Search and rescue teams are fanning out in the devastated areas hoping to find survivors, Adam Weintraub, communications director for the Hawaii Emergency Management Agency, said on ABC’s Good Morning America.

Addressing concerns that there could be more fatalities, Weintraub acknowledged, “These were large and fast-spreading fires and it’s only recently that we’ve started to contain and contain them.” So we’re hoping for the best , but are prepared for the worst.”

About 14,500 customers in Maui were without power early Wednesday. With cellular and phone lines going down in some areas, many people had difficulty checking in with friends and family members who lived near the wildfires. Some posted messages on social media.

Tiare Lawrence was desperately trying to reach her siblings, who live near the site of a gas station explosion in Lahaina.

“There’s no service, so we can’t reach anyone,” she said of the Maui community of Pukalani.

Maj. Gen. Kenneth Hara of the Hawaii Department of Defense told reporters Wednesday night that officials were working to restore communications, distribute water and possibly hire law enforcement personnel. He said National Guard helicopters dropped 150,000 gallons of water on the Maui fires.

The Coast Guard said it rescued 14 people who jumped into the water to escape the flames and smoke, including two children.

Among the injured were three people with severe burns who were flown to Oahu, officials said.

Bissen, the mayor of Maui County, said at a news conference Wednesday morning that officials had not yet begun investigating the immediate cause of the fires, but had pointed out the combination of dry conditions, low humidity and high winds to officials.

Mauro Farinelli of Lahaina said the wind started blowing hard Tuesday and then a fire somehow broke out on a hill.

“It just pierced everything with incredible speed,” he said, adding it was “like a blowtorch.”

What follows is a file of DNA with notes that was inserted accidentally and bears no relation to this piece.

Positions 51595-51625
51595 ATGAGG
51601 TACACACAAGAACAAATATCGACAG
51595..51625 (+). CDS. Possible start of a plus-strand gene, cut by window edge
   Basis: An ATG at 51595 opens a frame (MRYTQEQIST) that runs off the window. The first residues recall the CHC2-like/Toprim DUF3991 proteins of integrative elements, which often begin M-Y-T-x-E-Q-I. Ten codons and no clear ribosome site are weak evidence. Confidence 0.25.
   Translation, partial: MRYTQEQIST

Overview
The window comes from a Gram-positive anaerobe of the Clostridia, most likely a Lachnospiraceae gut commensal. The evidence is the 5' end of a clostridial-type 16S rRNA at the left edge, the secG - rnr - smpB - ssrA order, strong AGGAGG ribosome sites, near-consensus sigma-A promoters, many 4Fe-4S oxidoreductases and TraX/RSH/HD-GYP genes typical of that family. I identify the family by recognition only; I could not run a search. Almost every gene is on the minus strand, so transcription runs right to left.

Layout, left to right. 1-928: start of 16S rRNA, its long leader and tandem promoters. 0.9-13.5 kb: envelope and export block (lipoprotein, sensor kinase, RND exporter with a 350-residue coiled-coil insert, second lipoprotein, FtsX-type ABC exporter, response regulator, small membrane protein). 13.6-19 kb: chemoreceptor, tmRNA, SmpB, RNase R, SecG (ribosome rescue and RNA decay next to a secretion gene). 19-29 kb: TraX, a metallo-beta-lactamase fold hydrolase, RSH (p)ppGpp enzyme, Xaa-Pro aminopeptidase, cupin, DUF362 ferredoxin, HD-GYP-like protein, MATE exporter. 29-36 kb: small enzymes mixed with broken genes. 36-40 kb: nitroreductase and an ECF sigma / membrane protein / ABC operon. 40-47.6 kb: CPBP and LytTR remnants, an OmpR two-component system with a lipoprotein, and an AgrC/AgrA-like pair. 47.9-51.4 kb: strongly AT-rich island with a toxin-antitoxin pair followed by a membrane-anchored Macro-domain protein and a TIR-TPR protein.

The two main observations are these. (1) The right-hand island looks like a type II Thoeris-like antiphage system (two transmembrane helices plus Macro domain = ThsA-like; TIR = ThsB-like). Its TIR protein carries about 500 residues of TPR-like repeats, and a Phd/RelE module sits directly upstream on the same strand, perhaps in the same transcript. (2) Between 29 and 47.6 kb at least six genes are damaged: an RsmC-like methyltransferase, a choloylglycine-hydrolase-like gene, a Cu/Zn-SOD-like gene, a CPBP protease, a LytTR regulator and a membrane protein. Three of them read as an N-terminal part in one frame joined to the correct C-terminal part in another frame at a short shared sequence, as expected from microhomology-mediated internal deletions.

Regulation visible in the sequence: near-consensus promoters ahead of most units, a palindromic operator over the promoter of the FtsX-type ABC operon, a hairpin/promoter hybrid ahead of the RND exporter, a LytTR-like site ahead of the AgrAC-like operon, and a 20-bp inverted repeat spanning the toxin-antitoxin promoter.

The wind was so strong that he blew his garage door off its hinges and got his car stuck in the garage, Farinelli said. So a friend drove him to an emergency shelter along with his wife Judit and his dog Susi. He had no idea what had happened to their house.

“We’re hoping for the best,” he said, “but we’re pretty sure it’s over.”

President Joe Biden ordered all available federal resources to help with the response. He said the Hawaii National Guard has mobilized helicopters to help with firefighting and search and rescue operations.

“Our prayers are with those whose homes, businesses and communities have been destroyed,” Biden said in a statement.

Gov. Josh Green cut short a trip and planned to return Wednesday night. In his absence, acting governor Sylvia Luke issued a declaration of emergency and urged tourists to stay away.

Alan Dickar, who owns a poster gallery and three homes in Lahaina, grieved the loss of so many things in town and for him personally.

“The two central blocs are the economic heart of this island and I don’t know what’s left,” he said. “All the significant things I owned burned down today.”


Sinco Kelleher reported from Honolulu and Perry from Wellington, New Zealand. Associated Press writers Christopher Weber in Los Angeles and Beatrice Dupuy in New York contributed to this report.



DevanCole is a Dailynationtoday U.S. News Reporter based in London. His focus is on U.S. politics and the environment. He has covered climate change extensively, as well as healthcare and crime. DevanCole joined Dailynationtoday in 2021 from the Daily Express and previously worked for Chemist and Druggist and the Jewish Chronicle. He is a graduate of Cambridge University. Languages: English. You can get in touch with me by emailing: devancole@dailynationtoday.com.